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'The Hidden Life Of Trees' on Wild About Utah


Occasionally, we run across a piece of art, music or literature that we want to share with others.   That isn’t always the case with beautiful scenery.  Sometimes we want to keep that place as a private haven of serenity.  And for good reasons.

Today, I will describe something that has opened my eyes to a world that few people know about.  I refer to the research revealed in a book titled “The Hidden Life of Trees”, an International Bestseller, by Peter Wohlleben.  He is a forester-scientist in Germany who has connected with others in his profession for over 20 years to reveal things about trees that most of us would never have expected.  Here is Part One:

You may recall the basic photosynthesis functions related to the lives of trees.  Roots carry water and minerals from the soil through the xylem tissues of the trunk up to the leaves.  The leaves, with the help of chlorophyll, capture Sunlight Energy and Carbon Dioxide from the atmosphere, and release Oxygen into the air. Sugars are also produced and go downward through the phloem tissues to the trunk and roots.  The way I remembered this process in biology classes was that the X in xylem has its upper lines reaching skyward, and things Flow downhill.

The scientists knew that most individual trees of the same species growing in the same forest stand are connected to each other through their root systems.  Nutrient exchanges revealed that forests are superorganisms with interconnections much like ant colonies.  This indicated a sort of social system where trees will share food with their own species and sometimes even nourish their competitors.  Why are they considered social beings?  Because there are advantages in working together.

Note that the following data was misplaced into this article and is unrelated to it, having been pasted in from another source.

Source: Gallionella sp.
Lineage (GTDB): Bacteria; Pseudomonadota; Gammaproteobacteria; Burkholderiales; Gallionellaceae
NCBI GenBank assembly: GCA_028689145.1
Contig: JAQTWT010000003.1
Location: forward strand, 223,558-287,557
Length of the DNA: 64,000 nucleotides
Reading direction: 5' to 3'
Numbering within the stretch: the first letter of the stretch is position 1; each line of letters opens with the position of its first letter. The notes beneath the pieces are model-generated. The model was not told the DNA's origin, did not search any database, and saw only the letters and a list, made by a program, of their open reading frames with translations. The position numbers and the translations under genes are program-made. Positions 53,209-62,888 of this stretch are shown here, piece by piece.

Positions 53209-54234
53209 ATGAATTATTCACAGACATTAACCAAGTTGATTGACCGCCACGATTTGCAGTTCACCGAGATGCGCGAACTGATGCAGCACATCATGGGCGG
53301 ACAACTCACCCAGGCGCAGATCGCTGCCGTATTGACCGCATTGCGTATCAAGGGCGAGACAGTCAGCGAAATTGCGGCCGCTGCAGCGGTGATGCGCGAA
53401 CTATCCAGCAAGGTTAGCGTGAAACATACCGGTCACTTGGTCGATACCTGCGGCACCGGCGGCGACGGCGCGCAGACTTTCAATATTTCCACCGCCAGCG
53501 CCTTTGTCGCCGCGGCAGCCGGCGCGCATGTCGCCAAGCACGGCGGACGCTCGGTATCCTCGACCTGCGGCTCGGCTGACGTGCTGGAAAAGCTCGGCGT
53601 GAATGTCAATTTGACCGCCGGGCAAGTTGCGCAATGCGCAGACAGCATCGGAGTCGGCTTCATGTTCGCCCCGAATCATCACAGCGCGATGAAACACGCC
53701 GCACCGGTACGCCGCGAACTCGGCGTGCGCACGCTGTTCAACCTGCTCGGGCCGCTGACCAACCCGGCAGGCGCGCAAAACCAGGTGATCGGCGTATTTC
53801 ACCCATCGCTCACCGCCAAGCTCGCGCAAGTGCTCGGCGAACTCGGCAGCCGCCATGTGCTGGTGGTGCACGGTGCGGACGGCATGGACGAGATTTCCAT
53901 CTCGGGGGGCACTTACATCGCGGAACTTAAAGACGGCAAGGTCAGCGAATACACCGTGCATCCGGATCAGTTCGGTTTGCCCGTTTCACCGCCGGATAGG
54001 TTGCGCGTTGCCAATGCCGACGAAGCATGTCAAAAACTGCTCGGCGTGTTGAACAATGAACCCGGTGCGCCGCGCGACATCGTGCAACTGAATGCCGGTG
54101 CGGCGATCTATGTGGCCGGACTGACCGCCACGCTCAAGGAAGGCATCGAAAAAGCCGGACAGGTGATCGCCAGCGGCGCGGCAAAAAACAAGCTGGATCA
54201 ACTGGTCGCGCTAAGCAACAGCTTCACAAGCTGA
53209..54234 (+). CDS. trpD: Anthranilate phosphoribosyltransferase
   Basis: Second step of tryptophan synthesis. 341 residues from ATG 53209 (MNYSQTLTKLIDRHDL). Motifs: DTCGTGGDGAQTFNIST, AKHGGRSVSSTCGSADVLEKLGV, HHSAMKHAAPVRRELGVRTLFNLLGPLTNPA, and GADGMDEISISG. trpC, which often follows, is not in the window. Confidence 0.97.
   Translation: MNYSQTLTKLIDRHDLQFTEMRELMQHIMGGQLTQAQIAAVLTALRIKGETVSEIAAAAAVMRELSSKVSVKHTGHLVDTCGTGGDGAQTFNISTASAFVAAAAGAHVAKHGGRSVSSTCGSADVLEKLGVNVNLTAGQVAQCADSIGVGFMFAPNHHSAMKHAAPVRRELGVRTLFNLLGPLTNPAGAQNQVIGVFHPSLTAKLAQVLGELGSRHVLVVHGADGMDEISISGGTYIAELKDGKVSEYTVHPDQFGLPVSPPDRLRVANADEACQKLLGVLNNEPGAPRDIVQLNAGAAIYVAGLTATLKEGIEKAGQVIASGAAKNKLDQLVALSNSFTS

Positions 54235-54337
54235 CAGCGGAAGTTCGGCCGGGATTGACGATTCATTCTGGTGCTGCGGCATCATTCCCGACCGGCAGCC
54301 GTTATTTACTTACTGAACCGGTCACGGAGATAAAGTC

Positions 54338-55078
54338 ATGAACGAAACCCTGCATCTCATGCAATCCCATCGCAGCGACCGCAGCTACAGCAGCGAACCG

It seems that single trees, much like hermits, have greater difficulties in having a successful life.  It can be done, but it’s tough.  A single tree cannot establish a consistent local climate and must battle weather conditions.  Whereas a forest often creates an ecosystem that can somewhat modify extreme temperatures, store a lot of water, and generate a lot of humidity.  These kind of living conditions can provide trees with great longevity.  But for this success the forest must remain intact.  Tree removal, or fatalities, would result in gaps in the tree canopy, which would then allow for greater deviations in temperatures, make trees more vulnerable to uprooting from storms, and allow greater summer heat to dry out the forest floor.  Every tree would then suffer.

Wohlleben continues to say that social connections can also be seen in the forest canopy.  Most trees grow their branches out until they encounter the branch tips of a neighboring tree of the same height.  Growth usually stops there because the air and better light in that space is already being used, and the trees don’t want to take anything away from each other.        

But, as a rule, those planted in forests can live much like single wild trees and react by suffering from isolation.  And remember that he is writing about forests, not single trees planted in a well-kept yard or for landscaping.   

I’ll continue referencing “The Hidden Life of Trees” in future shows and talk about Why Forests are Green; How they act as a Water Pump, and are Carbon Dioxide Vacuums.